4 Things Your Dentist Wishes You Knew About Kids' Teeth
If you're a parent you no doubt worry about every aspect of your child's health. From their head to their toes, you want them to be completely healthy and happy. Parents often make a few mistakes when it comes to their children's teeth, and your child's dentist probably wishes you knew a little more about how to take great care of your kiddo's dental health. Read on, and you'll get some good ideas to implement right away.
Kids Need Dental Care Early
You might not think that pearly little nub of a tooth needs any special care, but it does. Actually, it needed care before it even emerged. Many dentists recommend wiping a baby's gums clean a couple times per day to keep bacteria from proliferating and to get them used to having you mess around in their mouth. They are less likely to fight you when you try to brush their teeth later on. The American Dental Association recommends children have their first checkup performed by a dentist long before many parents think they should. Kids need to start seeing a dentist by the time they are 1 year old, or 6 months after their first tooth emerges, whichever comes first. Don't wait until you notice dental problems to start searching for a good dentist.
Kids Have Half the Enamel of Adults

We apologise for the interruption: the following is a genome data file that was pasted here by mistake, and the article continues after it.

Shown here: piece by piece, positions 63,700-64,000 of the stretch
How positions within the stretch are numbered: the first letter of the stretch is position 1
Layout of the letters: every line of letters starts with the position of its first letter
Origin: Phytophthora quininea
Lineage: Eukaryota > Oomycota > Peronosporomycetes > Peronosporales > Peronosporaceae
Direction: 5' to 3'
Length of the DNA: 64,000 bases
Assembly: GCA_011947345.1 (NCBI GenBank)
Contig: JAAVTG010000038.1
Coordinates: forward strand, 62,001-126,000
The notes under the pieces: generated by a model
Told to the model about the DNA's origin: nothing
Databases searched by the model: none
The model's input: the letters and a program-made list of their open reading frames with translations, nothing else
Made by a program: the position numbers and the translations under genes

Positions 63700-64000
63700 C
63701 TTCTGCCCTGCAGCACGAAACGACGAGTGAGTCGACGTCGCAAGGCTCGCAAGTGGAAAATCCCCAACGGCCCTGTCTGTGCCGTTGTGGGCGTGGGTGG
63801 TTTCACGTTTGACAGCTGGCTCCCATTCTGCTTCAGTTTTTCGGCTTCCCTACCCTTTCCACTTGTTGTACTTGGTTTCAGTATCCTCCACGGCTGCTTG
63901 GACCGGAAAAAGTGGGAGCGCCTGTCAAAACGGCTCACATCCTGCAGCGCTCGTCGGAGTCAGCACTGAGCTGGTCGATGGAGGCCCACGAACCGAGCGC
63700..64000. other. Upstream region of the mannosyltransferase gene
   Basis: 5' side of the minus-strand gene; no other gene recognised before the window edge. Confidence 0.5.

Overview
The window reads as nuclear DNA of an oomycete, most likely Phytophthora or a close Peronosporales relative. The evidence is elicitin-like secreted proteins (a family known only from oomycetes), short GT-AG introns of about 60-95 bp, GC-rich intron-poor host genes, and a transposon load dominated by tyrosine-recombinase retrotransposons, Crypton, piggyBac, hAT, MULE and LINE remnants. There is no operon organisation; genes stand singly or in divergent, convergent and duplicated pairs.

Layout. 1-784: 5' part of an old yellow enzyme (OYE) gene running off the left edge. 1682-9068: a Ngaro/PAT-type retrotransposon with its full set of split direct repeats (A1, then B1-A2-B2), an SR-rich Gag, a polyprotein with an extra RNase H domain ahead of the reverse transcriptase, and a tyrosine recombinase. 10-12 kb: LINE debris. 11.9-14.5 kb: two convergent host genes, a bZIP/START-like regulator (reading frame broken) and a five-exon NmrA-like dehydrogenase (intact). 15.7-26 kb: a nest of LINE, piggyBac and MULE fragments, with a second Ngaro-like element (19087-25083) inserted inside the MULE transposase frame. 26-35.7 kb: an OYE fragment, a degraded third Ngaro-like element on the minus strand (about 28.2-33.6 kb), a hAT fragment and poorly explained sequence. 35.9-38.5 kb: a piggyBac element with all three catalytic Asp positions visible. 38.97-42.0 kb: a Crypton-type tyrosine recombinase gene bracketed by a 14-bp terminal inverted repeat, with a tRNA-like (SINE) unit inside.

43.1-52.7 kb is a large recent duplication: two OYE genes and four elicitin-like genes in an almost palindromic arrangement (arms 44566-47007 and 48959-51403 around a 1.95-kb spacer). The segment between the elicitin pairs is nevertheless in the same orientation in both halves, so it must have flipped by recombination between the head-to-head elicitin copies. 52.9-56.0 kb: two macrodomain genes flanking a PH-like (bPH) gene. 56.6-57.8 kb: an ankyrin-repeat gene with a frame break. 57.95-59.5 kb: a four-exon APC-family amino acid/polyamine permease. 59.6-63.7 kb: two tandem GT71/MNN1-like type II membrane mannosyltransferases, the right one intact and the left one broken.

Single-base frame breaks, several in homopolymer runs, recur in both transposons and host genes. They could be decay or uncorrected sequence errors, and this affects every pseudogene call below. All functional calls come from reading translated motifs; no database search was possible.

The first teeth children develop were never meant to last a lifetime. They are smaller, and they have half the protective enamel that adult teeth have. That means that cavities become serious more quickly in a child's tooth than an adult's. Enamel is the coating on the outside of teeth that keeps bacteria from eating away at the sensitive pulp. When a cavity breaks its way through the enamel it can cause toothaches and infection. With half the enamel it is twice as important that children have great oral hygiene.
Some Kids Need To Be Referred for Orthodontic Care
The need for orthodontics is most often recognized by a general practice dentist. Many oral problems that can cause such difficulties as increased tooth decay, speech problems and uneven wear on tooth surfaces, can be corrected with braces and other orthodontic devices. Much of the time, problems like these that are caught early can be corrected without invasive procedures like pulling teeth, or having to wear braces for years. You won't know that your child needs such dental care unless you take them in for a checkup, though, which is one more reason to make sure you're scheduling those appointments regularly throughout your child's life.
Many people hear the term "acid erosion" as it refers to dental health and automatically assume that acidic foods are to blame. They avoid foods like oranges and tomatoes because they think they're bad for their teeth, but the real culprit in acid erosion is carbohydrates, especially simple carbs like sugar and white flour. These create a feast for the bacteria that cause cavities. For all children, reducing the amount of simple carbohydrates in their diet is important for dental health. For babies it's important to know that breast milk contains chemicals known to protect teeth, but after solid foods are introduced the bacteria in the mouth change. When a baby starts eating solid foods the sugars in breast milk begin to feed the bacteria and create tooth decay, so it's time to be especially diligent about your baby's teeth after they start eating big people food.
Taking care of your child's teeth is an important part of being a parent. Now that you know a little more about what that means you can do an even better job.
Visit a local pediatric dentist for more information and to get your child's teeth checked out.